The Three Stooges scared me, especially Moe. I would watch them on Saturday afternoons, transfixed yet terrified. I don’t know why I continued to watch if it scared me. I was kind of a dumb kid.
There was an episode of Sesame Street where Ernie and Bert explore an Egyptian pyramid, and a statue comes to life and messes with Ernie. It’s about how sometimes all you’re scared of is your imagination, so it’s a great learning experience, right? Except that at the end it all turns out to be true even though Bert didn’t believe Ernie!
I was petrified that my stuffed animals and toys would come to life and start talking to me.
Another Willy Wonka casualty here! But for me it was the fizzy lifting drink. Basically College Humor has distilled my nightmares into a video for your enjoyment.
I think we’ve discussed this on the boards before - this episode scared the shit out of me and made me freakishly afraid of everything Egyptian for a really long time. Anything to do with mummies, pyramids, etc, was right out. Actually, thinking about that episode is still giving me the willies a bit right now. Strangely, I was never afraid of my stuffed animals coming to life though.
I was forbidden from watching Unsolved Mysteries as a kid after an episode about a young girl who disappeared while walking home from school and was never found. On TV they showed the girl walking along, and then she sort of faded out and vanished. Even at that age I knew that was a special effect, but for some reason it deeply disturbed me and I had horrible nightmares for ages.
When my son was a little guy, my mother sent him a Mr Potato Head. He waited patiently while we put it together for him. But when we put the last piece in, we found out that it was an EXPLODING MR. POTATO HEAD!! He screamed, we screamed. We had to put it outside before he would calm down.
(There was also a Crawling Baby Mickey we had to lock in a closet . . .)
I wouldn’t think he could remember those things but he says he’s still traumatized. He has us convinced that that’s why he won’t eat potatoes.
When I was a little kid, my dad took me trick-or-treating across the street to the neighbor’s house. They had a life-size ghost sitting in a chair on their porch. I went up to look at it thinking it was just a dummy, and tried to sit in its lap. The only problem is, it was my neighbor dressed up waiting to catch unsuspecting kids like me. I screamed and ran all the way back across the street and for years I felt like my dad had betrayed me by letting me do that. He and the neighbor, of course, thought it was hilarious.
When I was 4 and my sister was born, we went to England to introduce her to all the relatives on both sides. We stayed with my father’s parents. My grandfather had a very loud and odd-sounding snoring problem. Because we lived (in Canada) in a rural area with bears, I had been told to stay away from them, but was unsure of what a bear actually was. I reckoned it growled. Cue me in bed alone listening to my grandfather snoring, totally convinced it was a bear growling, on its way to eat me. I didn’t really sleep at all for the 3 nights we stayed there and I remember my parents taking me to the doctor when i started sleeping during the day. I STILL remember the terror of knowing there was a growling bear outside my bedroom door.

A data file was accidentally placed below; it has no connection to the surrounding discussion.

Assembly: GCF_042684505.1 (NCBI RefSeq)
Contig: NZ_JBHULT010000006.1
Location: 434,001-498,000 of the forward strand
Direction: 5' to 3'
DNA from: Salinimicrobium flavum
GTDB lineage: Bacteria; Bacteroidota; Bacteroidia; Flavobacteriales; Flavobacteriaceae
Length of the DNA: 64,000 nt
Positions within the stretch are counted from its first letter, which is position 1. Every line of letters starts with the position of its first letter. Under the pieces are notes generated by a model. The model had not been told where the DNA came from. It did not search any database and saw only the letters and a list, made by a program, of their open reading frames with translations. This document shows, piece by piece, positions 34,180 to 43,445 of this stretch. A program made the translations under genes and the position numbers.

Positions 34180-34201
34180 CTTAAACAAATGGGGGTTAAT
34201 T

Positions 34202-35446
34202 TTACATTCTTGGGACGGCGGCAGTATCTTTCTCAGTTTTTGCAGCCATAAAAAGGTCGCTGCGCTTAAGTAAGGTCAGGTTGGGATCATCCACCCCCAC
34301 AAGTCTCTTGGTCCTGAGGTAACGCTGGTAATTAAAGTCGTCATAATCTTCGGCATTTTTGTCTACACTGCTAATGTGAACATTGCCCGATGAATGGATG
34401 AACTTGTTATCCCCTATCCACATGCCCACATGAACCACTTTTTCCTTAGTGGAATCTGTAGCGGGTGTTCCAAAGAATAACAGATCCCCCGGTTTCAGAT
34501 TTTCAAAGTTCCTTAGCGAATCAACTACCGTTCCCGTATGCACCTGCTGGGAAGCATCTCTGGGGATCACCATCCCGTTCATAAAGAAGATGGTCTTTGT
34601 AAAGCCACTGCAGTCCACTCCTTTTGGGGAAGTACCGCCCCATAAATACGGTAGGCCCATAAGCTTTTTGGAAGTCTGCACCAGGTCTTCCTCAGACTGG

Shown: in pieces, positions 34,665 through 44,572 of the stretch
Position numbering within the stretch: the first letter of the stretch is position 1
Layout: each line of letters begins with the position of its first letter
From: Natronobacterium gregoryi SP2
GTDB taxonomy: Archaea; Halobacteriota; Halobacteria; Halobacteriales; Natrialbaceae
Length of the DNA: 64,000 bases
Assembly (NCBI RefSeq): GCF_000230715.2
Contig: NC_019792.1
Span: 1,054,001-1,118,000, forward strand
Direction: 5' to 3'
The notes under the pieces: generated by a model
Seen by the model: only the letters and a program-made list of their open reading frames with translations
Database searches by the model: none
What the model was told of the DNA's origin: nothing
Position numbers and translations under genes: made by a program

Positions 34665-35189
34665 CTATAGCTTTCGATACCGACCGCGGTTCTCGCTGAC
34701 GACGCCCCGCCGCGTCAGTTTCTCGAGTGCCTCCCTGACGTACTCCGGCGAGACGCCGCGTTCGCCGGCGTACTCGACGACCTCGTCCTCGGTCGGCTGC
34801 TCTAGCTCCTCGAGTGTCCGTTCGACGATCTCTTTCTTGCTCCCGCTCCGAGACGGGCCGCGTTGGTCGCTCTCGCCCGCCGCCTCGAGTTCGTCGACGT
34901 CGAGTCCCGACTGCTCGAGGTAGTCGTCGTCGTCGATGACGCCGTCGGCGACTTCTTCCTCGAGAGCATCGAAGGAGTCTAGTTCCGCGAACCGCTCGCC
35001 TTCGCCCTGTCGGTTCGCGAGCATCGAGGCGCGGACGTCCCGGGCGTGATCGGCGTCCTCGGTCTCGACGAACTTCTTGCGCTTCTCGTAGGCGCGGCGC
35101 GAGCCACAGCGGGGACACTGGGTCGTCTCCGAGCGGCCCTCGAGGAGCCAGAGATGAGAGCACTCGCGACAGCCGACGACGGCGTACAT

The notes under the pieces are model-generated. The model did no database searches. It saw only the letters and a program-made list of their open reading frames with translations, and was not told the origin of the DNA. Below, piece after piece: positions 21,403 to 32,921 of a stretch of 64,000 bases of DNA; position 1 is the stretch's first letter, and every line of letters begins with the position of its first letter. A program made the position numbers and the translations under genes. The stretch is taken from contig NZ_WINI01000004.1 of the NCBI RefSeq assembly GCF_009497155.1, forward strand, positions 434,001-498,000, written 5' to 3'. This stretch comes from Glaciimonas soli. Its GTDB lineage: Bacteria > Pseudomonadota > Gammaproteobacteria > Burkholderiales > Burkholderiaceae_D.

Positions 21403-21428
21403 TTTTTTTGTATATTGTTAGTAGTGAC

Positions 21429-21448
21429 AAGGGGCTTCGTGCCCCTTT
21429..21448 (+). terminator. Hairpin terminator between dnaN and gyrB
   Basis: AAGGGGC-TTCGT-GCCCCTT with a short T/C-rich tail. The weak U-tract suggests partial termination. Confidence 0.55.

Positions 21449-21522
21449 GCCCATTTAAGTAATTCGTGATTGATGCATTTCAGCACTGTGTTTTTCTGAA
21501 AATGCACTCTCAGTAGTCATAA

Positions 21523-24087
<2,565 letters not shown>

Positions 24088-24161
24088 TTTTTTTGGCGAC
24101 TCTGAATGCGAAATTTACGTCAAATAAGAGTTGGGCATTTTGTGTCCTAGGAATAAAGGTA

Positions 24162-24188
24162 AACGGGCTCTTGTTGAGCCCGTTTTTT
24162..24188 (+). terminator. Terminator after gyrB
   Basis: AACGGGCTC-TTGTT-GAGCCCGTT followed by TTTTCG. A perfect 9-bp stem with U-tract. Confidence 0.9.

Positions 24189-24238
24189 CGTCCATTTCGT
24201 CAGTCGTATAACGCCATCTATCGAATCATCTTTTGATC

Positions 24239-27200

One of my very earliest, almost pre-verbal memories is of my mother’s use of the phrase “the ANSWER is NO” - she always said that as a sort of final warning if I was asking for something. The word ‘answer,’ because of the pronunciation, made me think of ‘ant’ and I interpreted this phrase from my mom as a threat that somehow if i asked again for thing X, a gigantic ant would show up. I hated ants, a lot. The image, still in my mind, is of me in the kitchen standing beside an ant (also standing, and about the size of my mom) - it’s a still image, my brain never took it beyond that totally vague threat of the giant ant’s presence and what it might do.
Stephen King’s IT scared the shit out of me when I read it at about 9 yr old. I had to throw it out of the room every night after reading it it scared me so much. Aaaugh.
When I was about 12 or 13, there was a show on HBO, I think it was, about all the predictions made by Nostrodamus. For MONTHS, I was completely freaked out that the world was ending, so badly that I had problems sleeping, afraid that this was the night that horrible things would happen and the world would end.
Would it help if you knew that that baby chimp was a decoy for the real thing? [The one which would become Caeser in the next film]
I assume then that you will be steering way clear of that upcoming Ted film about the stuffed bear come to life, then? [Clear candidate for numerous Worst of 2012 lists it would seem, based on the previews.]
Why, yes it does. It would have been even more helpful if one of my parents had explained it at the time. Did the viewer know this at that point? I do recall them saying “it isn’t real, it’s just a doll” as they tried to calm me. I assumed they meant it in the sense of “it’s only a movie; no real monkeys were harmed”, which I knew at some level, but was still freaked by the sadness of it.